Welcome to a technical discussion of slot car controllers. Most of the
following tips are specifically for Professor Motor electronic slot
racing controllers, but many would also generally apply to a
conventional resistor type controller or any other technology.
Professor Motor "Plus" & "Silver" Series controllers use electronic
semiconductors in place of resistive elements that are used in the more
conventional controllers that have been produced since the 1960's.
These electronic semiconductor devices have some really amazing
properties that make them ideal for application in a device to control
power to model racing cars. The most valuable of these properties is
that these semiconductors have an almost constant voltage drop of
around 600 millivolts (6/10 of a volt) independent of the amount of
current going through the device. This results in a very wide range of
control possible for a large number of different classes of cars and
performance levels of motors for a single Professor Motor controller.
On the other hand, conventional resistor controllers are highly
sensitive to variation in motor performance whereas cars with very high
performance motors generally need greatly reduced resistance in the
controller and cars with very mild motors requiring much more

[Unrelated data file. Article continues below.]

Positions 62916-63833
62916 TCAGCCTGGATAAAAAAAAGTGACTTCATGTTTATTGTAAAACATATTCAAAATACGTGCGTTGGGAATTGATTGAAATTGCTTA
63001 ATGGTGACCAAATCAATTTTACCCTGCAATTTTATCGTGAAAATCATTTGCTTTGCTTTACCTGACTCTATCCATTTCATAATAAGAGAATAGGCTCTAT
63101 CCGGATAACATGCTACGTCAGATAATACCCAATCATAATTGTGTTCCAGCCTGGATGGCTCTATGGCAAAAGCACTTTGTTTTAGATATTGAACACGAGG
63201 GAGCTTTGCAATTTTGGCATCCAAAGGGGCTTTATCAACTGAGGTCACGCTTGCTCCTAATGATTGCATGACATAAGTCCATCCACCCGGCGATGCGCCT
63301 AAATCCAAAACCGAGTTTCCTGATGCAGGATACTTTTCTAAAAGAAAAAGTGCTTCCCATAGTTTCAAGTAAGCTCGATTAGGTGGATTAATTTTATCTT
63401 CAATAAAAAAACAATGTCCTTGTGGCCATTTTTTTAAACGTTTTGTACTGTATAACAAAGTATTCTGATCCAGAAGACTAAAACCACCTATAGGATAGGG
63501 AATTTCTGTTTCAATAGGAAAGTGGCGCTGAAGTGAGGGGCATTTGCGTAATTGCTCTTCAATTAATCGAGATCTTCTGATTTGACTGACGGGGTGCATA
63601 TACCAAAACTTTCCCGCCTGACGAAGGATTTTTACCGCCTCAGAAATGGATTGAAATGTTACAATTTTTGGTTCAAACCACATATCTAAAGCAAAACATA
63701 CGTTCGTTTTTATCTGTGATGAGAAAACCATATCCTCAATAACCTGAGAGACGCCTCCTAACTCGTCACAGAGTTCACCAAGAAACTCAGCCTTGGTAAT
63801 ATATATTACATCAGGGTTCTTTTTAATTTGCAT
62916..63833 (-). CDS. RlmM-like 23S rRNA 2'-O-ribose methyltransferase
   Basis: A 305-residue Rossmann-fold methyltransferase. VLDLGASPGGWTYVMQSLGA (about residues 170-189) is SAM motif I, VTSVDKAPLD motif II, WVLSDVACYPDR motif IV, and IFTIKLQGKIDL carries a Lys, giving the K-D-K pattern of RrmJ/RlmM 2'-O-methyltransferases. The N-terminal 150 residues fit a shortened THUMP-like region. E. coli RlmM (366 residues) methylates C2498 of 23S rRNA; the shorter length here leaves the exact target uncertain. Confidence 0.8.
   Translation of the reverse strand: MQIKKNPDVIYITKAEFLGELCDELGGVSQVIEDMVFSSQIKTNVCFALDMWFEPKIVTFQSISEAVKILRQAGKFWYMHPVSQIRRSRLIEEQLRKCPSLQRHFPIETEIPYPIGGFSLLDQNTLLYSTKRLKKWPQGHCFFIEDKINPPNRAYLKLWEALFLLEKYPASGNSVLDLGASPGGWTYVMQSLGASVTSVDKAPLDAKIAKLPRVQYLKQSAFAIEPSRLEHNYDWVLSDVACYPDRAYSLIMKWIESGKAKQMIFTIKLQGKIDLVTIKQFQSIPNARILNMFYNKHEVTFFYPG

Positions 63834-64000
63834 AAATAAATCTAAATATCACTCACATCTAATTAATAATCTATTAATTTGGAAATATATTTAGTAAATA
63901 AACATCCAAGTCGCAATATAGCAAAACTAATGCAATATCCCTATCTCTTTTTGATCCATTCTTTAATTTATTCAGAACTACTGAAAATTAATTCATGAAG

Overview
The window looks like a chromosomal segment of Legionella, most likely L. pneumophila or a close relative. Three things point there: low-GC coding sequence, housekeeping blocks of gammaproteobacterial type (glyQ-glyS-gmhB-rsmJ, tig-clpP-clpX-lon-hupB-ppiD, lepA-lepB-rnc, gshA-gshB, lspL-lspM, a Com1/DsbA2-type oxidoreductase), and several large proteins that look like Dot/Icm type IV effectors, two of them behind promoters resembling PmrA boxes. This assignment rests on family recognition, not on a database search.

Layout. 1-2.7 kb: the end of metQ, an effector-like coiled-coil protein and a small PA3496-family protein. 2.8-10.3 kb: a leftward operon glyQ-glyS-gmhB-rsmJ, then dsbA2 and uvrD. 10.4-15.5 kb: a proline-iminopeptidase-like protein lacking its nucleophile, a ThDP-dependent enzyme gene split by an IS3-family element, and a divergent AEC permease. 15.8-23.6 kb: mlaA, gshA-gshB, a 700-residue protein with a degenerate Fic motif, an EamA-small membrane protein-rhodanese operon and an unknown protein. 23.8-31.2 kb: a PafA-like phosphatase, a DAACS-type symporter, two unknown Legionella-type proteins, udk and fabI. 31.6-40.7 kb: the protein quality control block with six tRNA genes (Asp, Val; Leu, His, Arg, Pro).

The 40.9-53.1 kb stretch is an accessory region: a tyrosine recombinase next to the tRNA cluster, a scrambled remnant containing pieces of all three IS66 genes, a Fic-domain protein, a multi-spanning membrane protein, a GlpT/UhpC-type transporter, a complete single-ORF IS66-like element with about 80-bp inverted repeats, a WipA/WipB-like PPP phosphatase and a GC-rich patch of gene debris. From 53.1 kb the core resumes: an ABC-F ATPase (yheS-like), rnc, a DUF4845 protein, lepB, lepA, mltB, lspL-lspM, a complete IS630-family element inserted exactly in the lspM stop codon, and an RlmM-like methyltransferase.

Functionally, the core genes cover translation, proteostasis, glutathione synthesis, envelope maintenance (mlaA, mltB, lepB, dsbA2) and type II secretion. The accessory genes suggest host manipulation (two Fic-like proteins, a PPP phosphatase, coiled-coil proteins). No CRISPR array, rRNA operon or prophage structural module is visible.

resistance in the controller. This is evident in the tremendous range
of available resistor values ranging from 0.4 Ohms to 90 Ohms. In
effect, resistor controllers simply divide the available voltage
between the voltage drop in the controller and the voltage drop across
the motor. As a result, it is generally necessary to change resistors
when changing classes of motors.
The semiconductor type design we use in effect subtracts from the
available voltage the number of devices in the circuit times the 600
millivolts. For example, if the the controller is only slightly open,
10 of the available semiconductors might be in the circuit (of the 16
total that the controller carries), in this case 10x0.6 or 6 volts
would be used in the semiconductors, with the remaining 8 volts
(assuming a 14 volt supply) would be supplied to the car.
The semiconductors also are polarity sensitive. They conduct
electricity in one direction, but block it in the other. This feature
has some advantages and also some disadvantages. The advantage can
come from a natural resistance to miswiring since the semiconductors
will block the flow of electricity if proper polarity is not applied.
The disadvantage of this polarity sensitivity that the controller can
not immediately be used with negative polarity track wiring can be
easily overcome by the addition of a polarity switch, now available for
all Professor Motor controllers.